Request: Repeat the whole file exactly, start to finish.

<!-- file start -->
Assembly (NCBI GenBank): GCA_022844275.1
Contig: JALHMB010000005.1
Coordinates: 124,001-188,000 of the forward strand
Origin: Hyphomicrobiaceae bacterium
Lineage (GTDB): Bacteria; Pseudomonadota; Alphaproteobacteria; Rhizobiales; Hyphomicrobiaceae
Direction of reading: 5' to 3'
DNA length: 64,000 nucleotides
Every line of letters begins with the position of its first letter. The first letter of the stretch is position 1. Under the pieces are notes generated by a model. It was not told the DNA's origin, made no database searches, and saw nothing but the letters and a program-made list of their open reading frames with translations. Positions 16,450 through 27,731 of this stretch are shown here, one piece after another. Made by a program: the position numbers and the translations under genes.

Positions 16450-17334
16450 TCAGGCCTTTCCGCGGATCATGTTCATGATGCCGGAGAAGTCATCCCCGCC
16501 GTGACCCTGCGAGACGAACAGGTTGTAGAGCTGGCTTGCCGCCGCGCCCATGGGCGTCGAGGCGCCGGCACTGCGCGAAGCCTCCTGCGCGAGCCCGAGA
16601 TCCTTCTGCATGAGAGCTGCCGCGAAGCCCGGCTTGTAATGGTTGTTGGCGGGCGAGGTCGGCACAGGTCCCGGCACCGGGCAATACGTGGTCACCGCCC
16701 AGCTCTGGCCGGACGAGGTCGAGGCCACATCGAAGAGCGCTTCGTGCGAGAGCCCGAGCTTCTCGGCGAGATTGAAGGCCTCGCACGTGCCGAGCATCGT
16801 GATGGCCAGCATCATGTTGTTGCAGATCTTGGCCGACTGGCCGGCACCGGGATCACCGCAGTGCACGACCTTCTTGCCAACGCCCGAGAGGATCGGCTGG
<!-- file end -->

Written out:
Assembly (NCBI GenBank): GCA_022844275.1
Contig: JALHMB010000005.1
Coordinates: 124,001-188,000 of the forward strand
Origin: Hyphomicrobiaceae bacterium
Lineage (GTDB): Bacteria; Pseudomonadota; Alphaproteobacteria; Rhizobiales; Hyphomicrobiaceae
Direction of reading: 5' to 3'
DNA length: 64,000 nucleotides
Every line of letters begins with the position of its first letter. The first letter of the stretch is position 1. Under the pieces are notes generated by a model. It was not told the DNA's origin, made no database searches, and saw nothing but the letters and a program-made list of their open reading frames with translations. Positions 16,450 through 27,731 of this stretch are shown here, one piece after another. Made by a program: the position numbers and the translations under genes.

Positions 16450-17334
16450 TCAGGCCTTTCCGCGGATCATGTTCATGATGCCGGAGAAGTCATCCCCGCC
16501 GTGACCCTGCGAGACGAACAGGTTGTAGAGCTGGCTTGCCGCCGCGCCCATGGGCGTCGAGGCGCCGGCACTGCGCGAAGCCTCCTGCGCGAGCCCGAGA
16601 TCCTTCTGCATGAGAGCTGCCGCGAAGCCCGGCTTGTAATGGTTGTTGGCGGGCGAGGTCGGCACAGGTCCCGGCACCGGGCAATACGTGGTCACCGCCC
16701 AGCTCTGGCCGGACGAGGTCGAGGCCACATCGAAGAGCGCTTCGTGCGAGAGCCCGAGCTTCTCGGCGAGATTGAAGGCCTCGCACGTGCCGAGCATCGT
16801 GATGGCCAGCATCATGTTGTTGCAGATCTTGGCCGACTGGCCGGCACCGGGATCACCGCAGTGCACGACCTTCTTGCCAACGCCCGAGAGGATCGGCTGG